23. Leigh

    Leigh http://orf.media

    Dark Side

    Only a few words about this one, I'll defer mostly to the real aficionados with eighteen different masterings to choose from, although I do have digital copies of a few of the grail versions of this one and listened to the Capitol one until the bits fell off the CD.

    This one has the same clean, clear, relaxed mastering I've heard with the other ones I wrote about above. The sound is clear, detailed, and not congested/muddled sounding in, for instance, the soaring swelling parts of Us and Them ("Forward he cried from the rear..." etc.) which has always bugged me in previous versions I've heard. The levels are right where they should be, not suffering from the anemic low levels of the BT, for instance (honestly I've never really understood the love for that one, it sounds fine, but not anomalously so). I think just about anyone (maybe not here :)) would be very happy with this set as the only collection of studio PF. Maybe that was the point of releasing it, as people were questioning the logic of releasing Yet Another mastering of the Floyd catalog. They just done real real good on all of 'em.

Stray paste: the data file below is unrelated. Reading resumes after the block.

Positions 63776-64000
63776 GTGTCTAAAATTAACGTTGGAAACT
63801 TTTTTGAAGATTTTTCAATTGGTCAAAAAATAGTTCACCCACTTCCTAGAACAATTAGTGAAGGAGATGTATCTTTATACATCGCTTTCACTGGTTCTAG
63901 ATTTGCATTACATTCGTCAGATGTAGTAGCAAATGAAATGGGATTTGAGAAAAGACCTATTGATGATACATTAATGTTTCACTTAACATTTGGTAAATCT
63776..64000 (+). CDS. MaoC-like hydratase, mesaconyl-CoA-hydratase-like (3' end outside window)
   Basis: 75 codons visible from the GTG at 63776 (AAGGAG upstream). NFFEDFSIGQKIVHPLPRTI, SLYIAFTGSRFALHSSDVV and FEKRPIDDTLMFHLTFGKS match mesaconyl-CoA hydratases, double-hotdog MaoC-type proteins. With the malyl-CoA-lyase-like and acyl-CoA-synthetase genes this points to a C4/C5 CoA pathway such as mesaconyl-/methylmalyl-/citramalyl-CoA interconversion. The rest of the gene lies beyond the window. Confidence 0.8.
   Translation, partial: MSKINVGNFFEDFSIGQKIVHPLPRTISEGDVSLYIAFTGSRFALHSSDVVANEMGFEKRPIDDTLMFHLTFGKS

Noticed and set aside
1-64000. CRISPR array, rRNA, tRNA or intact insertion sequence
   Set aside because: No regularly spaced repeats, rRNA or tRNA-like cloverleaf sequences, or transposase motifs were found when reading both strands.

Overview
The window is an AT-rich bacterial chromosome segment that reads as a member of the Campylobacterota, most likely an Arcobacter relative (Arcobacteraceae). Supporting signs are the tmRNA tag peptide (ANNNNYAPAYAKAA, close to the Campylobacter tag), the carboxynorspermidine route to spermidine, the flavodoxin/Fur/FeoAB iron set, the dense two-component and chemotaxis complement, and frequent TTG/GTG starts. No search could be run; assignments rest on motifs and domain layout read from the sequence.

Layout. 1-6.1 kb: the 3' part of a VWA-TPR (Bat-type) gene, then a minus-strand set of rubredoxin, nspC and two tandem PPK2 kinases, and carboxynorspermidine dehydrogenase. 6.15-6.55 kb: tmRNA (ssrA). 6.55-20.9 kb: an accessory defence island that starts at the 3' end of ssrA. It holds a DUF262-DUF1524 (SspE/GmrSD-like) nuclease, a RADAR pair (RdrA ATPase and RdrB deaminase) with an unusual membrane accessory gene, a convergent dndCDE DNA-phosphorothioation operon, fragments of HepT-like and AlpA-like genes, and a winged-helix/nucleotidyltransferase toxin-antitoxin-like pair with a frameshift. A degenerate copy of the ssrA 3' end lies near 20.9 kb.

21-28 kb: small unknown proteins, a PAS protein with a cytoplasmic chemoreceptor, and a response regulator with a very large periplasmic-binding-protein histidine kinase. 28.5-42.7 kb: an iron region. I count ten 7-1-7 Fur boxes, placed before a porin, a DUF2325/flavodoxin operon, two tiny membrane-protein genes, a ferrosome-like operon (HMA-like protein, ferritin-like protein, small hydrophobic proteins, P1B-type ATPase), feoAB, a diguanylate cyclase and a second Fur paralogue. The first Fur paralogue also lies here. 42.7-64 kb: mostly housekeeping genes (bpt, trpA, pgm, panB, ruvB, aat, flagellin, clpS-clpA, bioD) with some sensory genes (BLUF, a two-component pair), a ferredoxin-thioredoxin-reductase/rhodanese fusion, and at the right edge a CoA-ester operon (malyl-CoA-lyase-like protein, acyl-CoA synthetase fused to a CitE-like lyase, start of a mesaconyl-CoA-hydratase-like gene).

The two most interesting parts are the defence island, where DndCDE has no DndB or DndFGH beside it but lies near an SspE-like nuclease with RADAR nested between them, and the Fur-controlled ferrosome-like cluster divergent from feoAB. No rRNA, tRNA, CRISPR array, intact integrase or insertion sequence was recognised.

It also strikes me at how good redbook can sound when it's properly mastered. If only everything were mastered/remastered with such care.
  24. rockclassics

    rockclassics Forum Resident

    Arkansas, USA
    I think another big reason for releasing and purchasing the Discovery box is that we now have a box set (and individual CD releases) of all the studio albums that are consistently mastered by a single team.

    Previously, we had the Shine On box that did not contain all of the albums and the box had different masterings between the US and the UK. Then we had the Oh By The Way set which contained a real mixture of masterings by different people.
  25. LeeS

    LeeS Martini Time

    I have to agree. I just spun Obscured by Clouds which sounds spectacular.

    I think the whole set is shaping up to be an audiophile worthy effort.